If past posts are any indication, the most desired sports tech feature out there is the ability to have Strava segments display live/real-time status on one’s Garmin Edge device. And now, that’s possible. With the Edge 520, Garmin has enabled the ability to race against various Strava leaderboard records directly on the Garmin Edge device itself.
This means you’ll get status updates as you ride the individual Strava segments, such as how far ahead and behind the record your chasing:
You can specify a number of different records, be it in the KOM (King of the Mountain aka Course Record), or records of your friends, or your personal best. Additionally, you can also race against your goals for a given segment.
These leaderboards are automatically updated anytime your Garmin device syncs via Bluetooth Smart, USB, or WiFi (on Edge 1000), though it won’t sync mid-ride. Only before/after. It’ll sync various segments based on specific conditions and preferences.
Now, to be clear – Garmin is not the first company to introduce this. Others (primarily apps) have had functionality like this previously. For example, 4iiii introduced it two years ago. Still, for most people it’s having it on the Edge that they’ve been waiting for.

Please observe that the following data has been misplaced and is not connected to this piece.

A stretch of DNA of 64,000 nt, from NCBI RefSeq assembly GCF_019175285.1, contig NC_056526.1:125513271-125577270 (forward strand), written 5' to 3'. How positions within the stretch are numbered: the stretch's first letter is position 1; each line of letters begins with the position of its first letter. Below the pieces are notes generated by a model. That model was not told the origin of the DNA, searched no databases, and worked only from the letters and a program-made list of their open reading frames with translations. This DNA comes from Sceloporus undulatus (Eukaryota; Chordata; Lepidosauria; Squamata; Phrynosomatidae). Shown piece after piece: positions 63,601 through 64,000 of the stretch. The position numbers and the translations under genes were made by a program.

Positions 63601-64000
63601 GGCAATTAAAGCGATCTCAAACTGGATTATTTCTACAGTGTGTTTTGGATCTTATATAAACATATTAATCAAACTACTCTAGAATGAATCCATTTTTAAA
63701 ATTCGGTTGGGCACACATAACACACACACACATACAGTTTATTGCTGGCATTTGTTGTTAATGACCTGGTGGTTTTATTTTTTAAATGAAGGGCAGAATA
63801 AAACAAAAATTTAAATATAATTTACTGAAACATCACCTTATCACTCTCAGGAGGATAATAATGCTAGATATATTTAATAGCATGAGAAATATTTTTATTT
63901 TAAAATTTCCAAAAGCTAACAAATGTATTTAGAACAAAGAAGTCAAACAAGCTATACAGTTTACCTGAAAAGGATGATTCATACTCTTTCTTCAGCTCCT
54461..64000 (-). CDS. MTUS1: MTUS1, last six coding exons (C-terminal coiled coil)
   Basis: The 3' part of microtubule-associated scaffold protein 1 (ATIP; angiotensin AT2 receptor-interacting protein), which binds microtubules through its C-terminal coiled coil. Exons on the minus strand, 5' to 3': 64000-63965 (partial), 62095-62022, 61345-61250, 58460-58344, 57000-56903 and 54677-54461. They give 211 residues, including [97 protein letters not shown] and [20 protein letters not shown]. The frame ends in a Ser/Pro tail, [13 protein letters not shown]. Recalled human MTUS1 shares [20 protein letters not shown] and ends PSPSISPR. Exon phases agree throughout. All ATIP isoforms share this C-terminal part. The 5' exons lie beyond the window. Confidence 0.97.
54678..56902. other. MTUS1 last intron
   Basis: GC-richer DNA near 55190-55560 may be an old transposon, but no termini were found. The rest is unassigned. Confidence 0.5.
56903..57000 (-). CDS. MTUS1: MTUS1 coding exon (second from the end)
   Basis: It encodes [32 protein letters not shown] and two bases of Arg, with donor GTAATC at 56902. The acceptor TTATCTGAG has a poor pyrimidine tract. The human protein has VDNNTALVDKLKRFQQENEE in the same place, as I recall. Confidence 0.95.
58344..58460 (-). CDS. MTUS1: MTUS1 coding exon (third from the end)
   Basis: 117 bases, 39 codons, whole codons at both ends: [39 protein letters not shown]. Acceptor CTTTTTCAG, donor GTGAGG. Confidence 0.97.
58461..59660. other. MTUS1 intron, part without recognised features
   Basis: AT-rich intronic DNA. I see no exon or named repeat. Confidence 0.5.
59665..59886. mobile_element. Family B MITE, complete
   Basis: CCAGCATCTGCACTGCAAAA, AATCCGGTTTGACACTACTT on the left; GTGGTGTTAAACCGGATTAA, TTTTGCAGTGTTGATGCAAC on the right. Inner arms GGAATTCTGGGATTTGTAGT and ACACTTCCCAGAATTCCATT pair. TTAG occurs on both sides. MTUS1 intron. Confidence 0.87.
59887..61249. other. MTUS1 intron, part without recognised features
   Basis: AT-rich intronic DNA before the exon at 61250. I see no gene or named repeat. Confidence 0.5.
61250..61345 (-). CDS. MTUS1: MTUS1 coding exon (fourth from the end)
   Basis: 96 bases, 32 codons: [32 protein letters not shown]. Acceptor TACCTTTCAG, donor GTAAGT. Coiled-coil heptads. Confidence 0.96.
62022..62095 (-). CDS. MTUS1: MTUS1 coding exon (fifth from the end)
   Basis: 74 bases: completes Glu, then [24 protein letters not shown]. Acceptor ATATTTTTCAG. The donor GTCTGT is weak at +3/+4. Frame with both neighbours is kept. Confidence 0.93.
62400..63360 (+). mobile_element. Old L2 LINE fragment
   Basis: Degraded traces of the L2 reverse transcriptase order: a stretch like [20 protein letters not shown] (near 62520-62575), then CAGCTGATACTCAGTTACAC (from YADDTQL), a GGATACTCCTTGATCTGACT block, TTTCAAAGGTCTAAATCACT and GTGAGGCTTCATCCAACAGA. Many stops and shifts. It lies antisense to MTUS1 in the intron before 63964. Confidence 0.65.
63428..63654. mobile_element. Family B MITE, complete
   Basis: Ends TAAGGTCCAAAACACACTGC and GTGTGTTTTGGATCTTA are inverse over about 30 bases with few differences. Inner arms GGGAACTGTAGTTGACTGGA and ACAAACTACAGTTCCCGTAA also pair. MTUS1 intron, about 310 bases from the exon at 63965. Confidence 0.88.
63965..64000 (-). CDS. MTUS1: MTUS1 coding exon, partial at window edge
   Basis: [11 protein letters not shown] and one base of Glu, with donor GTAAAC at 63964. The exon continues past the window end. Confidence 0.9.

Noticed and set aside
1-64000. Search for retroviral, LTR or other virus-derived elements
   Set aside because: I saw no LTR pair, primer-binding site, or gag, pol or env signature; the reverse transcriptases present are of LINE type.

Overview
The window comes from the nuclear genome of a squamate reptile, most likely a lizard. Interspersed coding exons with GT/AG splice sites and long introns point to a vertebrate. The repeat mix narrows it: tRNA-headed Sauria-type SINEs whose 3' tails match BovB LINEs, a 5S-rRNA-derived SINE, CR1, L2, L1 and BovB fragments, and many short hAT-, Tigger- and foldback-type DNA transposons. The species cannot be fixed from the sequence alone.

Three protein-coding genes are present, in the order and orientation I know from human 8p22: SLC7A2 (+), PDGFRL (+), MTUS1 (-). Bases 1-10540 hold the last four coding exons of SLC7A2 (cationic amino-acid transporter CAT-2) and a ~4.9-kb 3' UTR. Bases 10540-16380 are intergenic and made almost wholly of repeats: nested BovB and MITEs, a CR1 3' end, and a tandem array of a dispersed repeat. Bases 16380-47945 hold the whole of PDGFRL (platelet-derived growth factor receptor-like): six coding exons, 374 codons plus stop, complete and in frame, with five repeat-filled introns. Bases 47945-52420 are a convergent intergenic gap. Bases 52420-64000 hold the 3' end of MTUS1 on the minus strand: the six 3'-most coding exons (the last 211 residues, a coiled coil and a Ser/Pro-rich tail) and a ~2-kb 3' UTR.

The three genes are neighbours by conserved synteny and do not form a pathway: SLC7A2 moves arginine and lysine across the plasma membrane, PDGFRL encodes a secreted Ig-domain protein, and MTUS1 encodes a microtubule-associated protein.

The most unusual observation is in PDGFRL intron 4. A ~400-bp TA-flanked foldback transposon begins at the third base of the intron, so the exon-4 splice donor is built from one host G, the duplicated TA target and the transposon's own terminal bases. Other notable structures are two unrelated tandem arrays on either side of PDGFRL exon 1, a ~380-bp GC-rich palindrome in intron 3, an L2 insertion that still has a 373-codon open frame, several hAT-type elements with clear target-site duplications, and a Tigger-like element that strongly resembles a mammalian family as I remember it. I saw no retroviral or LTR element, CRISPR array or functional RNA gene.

In order to give you a bit more detail on this feature – I’ve put together a standalone post where I walk through the entire process step by step of how it works. You can view that here.
Oh, and one last thing: This is coming to not just the Edge 520, but also the Edge 510, Edge 810, and Edge 1000 – with a firmware update planned for Q3 (by the end of September).
ANT+ Trainer Control:
Next up we’ve got another new feature, the ability to control your electronic trainer directly from the Edge 520. This allows you to set the resistance of trainers that support the semi-new ANT+ FE-C standard. The FE-C (Fitness Equipment Control) standard enables trainer companies to allow apps and devices to set the wattage and other parameters on a bike trainer. Only certain trainers support this functionality today, with the first units being the Tacx Smart Trainers that enabled support about three weeks ago (you can read all about that here).